Her naked back is covered in marker annotations, from the back of her neck down to the base of her spine:
A series of dates down her vertebrae, ranging from nine months back. The time she and the others were inserted and sealed up, then every week or two since then.
She faces the glass wall. From this angle he sees into the other room. Like an empty office room at the bottom of the sea. Only the edges are visible, fading into dark where he can almost make out the stains of something, or just visual noise. He looks up into the center of the dark. He steps away from the glass, out of frame, and glances at her face.
Aquiline nose. Maybe in her thirties. Her lips are a fountain of bubbling, blistered flesh, cracked and scabbed and full of holes, red and chapped all around.
He looks back at the glass. There is something at the very lower edge he missed, a worm stuck to the wall. He can see the grime of its path across the glass now, a scuttling mess wider than the worm itself, smeared with fur. The worm tapers, dirty like a half-washed potato, pale sticking through, and he sees the little chunk attached to the other end. This was a rat.
He looks back and she opens her eyes, deep dark circles around dark irises. Her entire body tenses against him, fists clenched, pupils swallowing his specter.
He puts the knife on the floor and puts out his hands.
She stares at him.
He says something, then remembers she can’t hear him. Her eyes jerk to the side, toward the frame around her. He goes to the lever at her back and examines it carefully. If he turns it incorrectly, it could crush her lungs. Righty tighty. Left loosey. He pushes to the left but it doesn’t move. He pushes harder and it snaps down and he tries to pull it back but the metal is loosening. Her arms flop out and she collapses. After a few seconds, her spine starts to uncurl, limbs pawing stiffly at the floor for traction.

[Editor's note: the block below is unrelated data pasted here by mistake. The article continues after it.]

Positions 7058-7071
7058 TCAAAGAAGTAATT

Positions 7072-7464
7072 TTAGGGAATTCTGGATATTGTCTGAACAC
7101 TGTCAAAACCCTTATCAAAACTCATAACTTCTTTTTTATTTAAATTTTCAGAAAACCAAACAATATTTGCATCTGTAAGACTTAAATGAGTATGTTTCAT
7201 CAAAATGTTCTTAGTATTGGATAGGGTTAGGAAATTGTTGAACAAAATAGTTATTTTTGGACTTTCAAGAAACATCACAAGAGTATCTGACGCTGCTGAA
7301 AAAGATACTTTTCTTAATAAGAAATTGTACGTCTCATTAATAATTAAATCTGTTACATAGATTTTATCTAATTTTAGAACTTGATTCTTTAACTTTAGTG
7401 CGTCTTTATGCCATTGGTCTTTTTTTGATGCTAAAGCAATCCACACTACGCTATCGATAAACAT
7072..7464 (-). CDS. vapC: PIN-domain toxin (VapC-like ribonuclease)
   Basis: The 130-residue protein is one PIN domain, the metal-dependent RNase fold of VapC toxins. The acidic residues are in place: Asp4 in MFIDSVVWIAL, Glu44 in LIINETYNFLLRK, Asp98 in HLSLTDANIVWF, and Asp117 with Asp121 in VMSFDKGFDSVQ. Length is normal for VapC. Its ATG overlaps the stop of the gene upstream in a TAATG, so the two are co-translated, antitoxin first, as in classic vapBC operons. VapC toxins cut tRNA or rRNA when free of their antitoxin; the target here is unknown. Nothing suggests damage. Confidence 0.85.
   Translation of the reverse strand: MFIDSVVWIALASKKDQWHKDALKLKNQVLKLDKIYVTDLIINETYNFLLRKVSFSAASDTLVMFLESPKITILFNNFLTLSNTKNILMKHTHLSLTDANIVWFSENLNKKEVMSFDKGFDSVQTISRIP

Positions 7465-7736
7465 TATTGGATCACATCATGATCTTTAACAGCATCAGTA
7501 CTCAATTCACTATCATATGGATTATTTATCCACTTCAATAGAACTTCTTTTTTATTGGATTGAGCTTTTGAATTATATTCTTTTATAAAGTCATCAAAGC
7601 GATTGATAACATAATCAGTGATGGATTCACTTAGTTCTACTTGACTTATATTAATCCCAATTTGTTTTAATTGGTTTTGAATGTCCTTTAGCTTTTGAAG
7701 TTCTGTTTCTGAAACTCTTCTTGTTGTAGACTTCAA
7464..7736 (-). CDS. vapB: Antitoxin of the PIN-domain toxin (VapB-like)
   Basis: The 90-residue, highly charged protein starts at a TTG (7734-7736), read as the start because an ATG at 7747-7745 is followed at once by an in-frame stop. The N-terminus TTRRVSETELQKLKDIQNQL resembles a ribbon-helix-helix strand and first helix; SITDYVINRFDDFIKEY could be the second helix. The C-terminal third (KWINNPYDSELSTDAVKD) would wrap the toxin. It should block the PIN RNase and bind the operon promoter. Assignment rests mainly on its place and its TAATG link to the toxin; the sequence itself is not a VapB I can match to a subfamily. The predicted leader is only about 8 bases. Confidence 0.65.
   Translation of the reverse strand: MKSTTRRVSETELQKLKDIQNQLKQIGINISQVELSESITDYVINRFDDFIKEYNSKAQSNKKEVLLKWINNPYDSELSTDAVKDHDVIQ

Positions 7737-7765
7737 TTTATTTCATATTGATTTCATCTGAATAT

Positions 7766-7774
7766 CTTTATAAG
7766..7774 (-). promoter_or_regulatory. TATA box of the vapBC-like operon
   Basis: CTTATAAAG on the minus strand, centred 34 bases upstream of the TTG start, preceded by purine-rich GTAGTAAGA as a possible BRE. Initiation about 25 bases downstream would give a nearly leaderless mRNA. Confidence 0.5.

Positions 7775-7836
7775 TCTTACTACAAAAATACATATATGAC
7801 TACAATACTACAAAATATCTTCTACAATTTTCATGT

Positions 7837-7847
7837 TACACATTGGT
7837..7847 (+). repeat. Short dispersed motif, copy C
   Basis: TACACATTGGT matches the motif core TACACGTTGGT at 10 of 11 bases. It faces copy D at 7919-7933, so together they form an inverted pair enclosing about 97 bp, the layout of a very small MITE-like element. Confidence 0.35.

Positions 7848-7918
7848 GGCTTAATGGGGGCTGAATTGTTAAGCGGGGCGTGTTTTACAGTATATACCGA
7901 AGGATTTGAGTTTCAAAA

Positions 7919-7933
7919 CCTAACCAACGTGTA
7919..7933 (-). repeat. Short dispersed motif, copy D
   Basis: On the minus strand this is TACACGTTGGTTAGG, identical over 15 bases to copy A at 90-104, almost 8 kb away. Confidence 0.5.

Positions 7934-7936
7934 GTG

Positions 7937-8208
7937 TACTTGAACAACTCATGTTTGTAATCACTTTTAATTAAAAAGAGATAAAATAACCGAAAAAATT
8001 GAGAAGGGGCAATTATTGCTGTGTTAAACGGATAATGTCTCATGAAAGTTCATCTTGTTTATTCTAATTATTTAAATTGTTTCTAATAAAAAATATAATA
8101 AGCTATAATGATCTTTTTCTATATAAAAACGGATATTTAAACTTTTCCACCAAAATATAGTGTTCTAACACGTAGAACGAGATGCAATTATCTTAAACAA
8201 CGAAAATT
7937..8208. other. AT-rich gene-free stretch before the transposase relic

When she speaks, it’s deeper than he expects from her age, as if she was a heavy smoker.
“Are you innocent?”
He considers it. He shrugs.
She follows him, spine still bent, limping weakly, a dark bruise banded around her back and legs. She breathes through the mask but he knows the oxygen won’t last. He found a clear plastic mask and a small can of O2 in the tool room, the last on the rack.
The hallway ends, and at first he thinks he’s missed a turn or door. He spins around, then turns back to the wall and runs his hands across it. Rough concrete fill.
She understands, she’s already hobbling back the other way. He feels a sting of salt where his eyes should be, tears running out or sweat falling in. He can’t even give her the air you give a drowning person. He’s just this shadow, this nothing, a suspension of electricity.
They go back to the room he didn’t enter. Long room full of industrial equipment and crates with faded labels: PALLADIUM, QUICKLIME, NUTRALOAF. He opens the door at the back. Orange steel drums marked with hazard symbols. A loose hair is smeared to one of the lids. All of them are sealed except for the last, gaping open.
She steps around the caustic crust on the floor, bare feet unsteady but careful. He looks for an elevator or staircase or tunnel. His ribs tense.
She points to two cylinders sunk in the wall with hatches at their base. “Samples. For the surface.”
The cylinders look too small for a human body. He looks at her and she says, “I’m used to folding up.” And she’s lost weight. Maybe—
They come closer and he sees the hatches are sealed with caulk. Maybe once there was a way out. A generation or two ago. Then Calendula made a perfect seal. All he needs is experimentation and data. Nothing needs to leave.
She sits on the floor, breathing from the mask. She looks deeply unwell. He wonders if her skin is absorbing contaminants.
He looks back at the hatches. One is thickly encrusted, tumescent as the burns on her lips. The other has a thinner, more uniform layer. He mimes banging on the hatch, then makes a gesture like, hold on.
She nods and puts her hands together and prays, eyes shut, condensation fogging the mask around her burnt lips, the mask which has about five or ten minutes of air left.